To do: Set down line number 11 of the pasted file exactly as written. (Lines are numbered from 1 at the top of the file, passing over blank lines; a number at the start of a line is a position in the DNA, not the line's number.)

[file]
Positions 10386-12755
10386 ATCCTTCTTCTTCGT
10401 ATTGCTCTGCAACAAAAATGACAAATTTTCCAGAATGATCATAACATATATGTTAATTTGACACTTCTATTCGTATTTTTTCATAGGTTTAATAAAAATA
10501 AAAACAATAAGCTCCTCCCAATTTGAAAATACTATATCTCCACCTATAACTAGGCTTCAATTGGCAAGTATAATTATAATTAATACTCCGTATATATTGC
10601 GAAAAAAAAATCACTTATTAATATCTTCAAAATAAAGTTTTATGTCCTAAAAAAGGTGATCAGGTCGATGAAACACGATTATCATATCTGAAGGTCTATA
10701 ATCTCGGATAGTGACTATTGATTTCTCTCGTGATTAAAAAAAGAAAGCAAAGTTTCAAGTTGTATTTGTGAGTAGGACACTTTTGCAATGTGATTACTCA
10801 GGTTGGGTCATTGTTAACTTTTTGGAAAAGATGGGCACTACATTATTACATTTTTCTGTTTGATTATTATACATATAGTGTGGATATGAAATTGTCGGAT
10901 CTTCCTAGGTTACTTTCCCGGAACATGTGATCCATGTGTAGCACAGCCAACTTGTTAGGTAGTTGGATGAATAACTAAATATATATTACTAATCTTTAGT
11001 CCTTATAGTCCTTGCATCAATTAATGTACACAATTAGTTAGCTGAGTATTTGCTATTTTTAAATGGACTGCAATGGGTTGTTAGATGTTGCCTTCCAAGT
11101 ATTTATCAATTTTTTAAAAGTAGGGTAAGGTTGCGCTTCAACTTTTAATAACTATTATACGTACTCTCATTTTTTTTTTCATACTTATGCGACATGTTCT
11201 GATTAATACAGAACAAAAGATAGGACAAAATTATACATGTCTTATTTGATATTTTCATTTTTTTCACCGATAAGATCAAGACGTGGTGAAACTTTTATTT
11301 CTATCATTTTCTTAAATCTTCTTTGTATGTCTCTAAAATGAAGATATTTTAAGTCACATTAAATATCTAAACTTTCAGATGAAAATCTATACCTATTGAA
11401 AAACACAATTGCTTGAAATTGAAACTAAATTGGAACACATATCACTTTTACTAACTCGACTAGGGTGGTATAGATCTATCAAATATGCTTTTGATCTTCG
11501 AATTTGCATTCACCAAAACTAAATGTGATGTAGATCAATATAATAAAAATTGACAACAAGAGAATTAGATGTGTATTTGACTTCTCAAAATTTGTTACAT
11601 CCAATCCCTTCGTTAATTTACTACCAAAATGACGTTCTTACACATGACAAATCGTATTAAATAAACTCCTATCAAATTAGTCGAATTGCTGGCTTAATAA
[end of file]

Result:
11201 GATTAATACAGAACAAAAGATAGGACAAAATTATACATGTCTTATTTGATATTTTCATTTTTTTCACCGATAAGATCAAGACGTGGTGAAACTTTTATTT